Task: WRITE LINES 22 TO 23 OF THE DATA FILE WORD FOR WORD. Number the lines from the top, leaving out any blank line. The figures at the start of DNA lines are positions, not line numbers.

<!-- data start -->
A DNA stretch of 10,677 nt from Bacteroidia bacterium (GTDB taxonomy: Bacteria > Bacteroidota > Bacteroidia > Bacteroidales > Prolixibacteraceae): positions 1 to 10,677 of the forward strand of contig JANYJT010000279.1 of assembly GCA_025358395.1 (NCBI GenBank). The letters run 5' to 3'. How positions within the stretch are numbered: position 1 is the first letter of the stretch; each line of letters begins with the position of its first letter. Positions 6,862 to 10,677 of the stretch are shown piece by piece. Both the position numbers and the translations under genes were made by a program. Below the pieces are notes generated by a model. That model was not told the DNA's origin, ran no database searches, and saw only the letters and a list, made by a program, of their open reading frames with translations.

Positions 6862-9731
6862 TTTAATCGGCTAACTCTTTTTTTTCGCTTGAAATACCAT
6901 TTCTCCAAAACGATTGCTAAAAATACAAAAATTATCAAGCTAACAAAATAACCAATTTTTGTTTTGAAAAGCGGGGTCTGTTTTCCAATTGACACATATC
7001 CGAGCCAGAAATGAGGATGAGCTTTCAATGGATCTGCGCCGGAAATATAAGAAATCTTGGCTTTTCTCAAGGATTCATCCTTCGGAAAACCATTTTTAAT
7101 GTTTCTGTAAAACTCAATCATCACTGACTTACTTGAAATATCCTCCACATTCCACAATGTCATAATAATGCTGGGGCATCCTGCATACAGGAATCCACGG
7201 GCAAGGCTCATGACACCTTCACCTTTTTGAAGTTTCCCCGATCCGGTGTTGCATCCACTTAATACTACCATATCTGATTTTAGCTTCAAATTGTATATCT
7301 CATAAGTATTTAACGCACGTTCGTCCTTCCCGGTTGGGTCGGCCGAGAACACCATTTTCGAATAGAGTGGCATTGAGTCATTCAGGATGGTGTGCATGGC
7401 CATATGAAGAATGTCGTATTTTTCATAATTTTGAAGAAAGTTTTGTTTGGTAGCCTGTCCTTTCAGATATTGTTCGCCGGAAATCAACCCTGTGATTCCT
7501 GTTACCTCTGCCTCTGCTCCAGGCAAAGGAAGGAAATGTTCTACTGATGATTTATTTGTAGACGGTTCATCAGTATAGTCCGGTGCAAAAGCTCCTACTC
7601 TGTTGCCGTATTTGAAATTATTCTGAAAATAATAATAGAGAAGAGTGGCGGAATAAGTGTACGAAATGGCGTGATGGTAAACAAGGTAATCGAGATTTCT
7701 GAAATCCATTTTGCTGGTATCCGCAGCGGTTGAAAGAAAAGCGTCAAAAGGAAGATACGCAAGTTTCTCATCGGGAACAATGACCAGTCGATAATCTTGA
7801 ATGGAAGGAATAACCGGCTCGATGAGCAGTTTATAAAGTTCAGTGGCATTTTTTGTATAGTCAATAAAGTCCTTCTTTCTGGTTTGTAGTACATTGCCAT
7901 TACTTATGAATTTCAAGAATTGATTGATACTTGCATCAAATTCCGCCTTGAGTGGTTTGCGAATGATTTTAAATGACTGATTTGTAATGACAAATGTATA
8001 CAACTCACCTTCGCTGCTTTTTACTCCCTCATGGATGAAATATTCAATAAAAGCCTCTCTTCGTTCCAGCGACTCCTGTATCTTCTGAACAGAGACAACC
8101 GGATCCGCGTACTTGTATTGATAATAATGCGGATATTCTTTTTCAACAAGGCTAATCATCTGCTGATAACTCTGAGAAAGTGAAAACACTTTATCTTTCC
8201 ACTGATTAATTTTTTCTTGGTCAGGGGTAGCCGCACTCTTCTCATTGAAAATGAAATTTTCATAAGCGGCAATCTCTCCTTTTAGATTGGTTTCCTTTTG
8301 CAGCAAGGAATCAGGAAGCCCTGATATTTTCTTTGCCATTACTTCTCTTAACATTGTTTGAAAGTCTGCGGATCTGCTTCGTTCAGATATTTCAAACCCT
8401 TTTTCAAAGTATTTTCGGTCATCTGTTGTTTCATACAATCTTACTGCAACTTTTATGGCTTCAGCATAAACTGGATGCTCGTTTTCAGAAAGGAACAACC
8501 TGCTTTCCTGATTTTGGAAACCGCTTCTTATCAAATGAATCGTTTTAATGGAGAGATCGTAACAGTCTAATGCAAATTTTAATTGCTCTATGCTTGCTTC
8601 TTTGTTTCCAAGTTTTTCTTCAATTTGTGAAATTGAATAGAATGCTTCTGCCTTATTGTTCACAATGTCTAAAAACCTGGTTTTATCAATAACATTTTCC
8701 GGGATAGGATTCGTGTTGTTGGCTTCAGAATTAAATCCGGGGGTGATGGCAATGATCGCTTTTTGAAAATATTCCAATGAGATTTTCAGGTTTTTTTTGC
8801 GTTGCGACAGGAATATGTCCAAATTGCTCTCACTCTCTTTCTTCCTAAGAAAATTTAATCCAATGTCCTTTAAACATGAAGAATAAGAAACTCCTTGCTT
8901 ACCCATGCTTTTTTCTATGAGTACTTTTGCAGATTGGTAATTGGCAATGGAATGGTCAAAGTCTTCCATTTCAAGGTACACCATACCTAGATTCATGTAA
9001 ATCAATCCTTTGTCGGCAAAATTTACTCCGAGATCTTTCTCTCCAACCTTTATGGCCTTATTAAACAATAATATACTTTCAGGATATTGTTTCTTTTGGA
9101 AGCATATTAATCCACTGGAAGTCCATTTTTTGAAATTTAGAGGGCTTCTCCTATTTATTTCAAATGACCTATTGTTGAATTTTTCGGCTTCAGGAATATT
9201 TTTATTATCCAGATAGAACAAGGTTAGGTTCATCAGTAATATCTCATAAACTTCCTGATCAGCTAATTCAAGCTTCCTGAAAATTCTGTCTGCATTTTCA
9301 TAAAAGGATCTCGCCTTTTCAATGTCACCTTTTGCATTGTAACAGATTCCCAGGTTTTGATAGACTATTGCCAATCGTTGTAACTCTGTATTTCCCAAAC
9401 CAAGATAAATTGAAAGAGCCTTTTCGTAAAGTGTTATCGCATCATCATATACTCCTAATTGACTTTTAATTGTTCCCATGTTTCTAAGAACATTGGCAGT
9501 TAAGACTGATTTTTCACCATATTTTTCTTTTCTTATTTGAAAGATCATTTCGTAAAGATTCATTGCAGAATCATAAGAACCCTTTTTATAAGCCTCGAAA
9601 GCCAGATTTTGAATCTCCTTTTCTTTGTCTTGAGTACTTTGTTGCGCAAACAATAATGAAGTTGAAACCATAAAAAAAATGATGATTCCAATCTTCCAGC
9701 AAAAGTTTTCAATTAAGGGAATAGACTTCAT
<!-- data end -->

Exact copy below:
8701 GGGATAGGATTCGTGTTGTTGGCTTCAGAATTAAATCCGGGGGTGATGGCAATGATCGCTTTTTGAAAATATTCCAATGAGATTTTCAGGTTTTTTTTGC
8801 GTTGCGACAGGAATATGTCCAAATTGCTCTCACTCTCTTTCTTCCTAAGAAAATTTAATCCAATGTCCTTTAAACATGAAGAATAAGAAACTCCTTGCTT